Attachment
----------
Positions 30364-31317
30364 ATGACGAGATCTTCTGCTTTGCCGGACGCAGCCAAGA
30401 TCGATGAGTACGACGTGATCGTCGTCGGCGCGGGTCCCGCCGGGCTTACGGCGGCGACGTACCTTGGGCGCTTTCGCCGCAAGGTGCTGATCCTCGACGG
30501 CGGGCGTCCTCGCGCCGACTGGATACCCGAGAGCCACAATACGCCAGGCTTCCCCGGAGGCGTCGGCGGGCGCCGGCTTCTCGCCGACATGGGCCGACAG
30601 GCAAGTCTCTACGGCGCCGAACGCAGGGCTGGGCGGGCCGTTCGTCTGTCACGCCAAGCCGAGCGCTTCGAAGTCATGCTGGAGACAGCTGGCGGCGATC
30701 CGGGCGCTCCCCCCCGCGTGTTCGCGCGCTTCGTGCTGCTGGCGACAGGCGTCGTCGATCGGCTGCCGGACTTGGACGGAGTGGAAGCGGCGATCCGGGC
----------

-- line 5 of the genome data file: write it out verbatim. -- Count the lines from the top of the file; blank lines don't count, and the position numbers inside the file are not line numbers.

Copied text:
30601 GCAAGTCTCTACGGCGCCGAACGCAGGGCTGGGCGGGCCGTTCGTCTGTCACGCCAAGCCGAGCGCTTCGAAGTCATGCTGGAGACAGCTGGCGGCGATC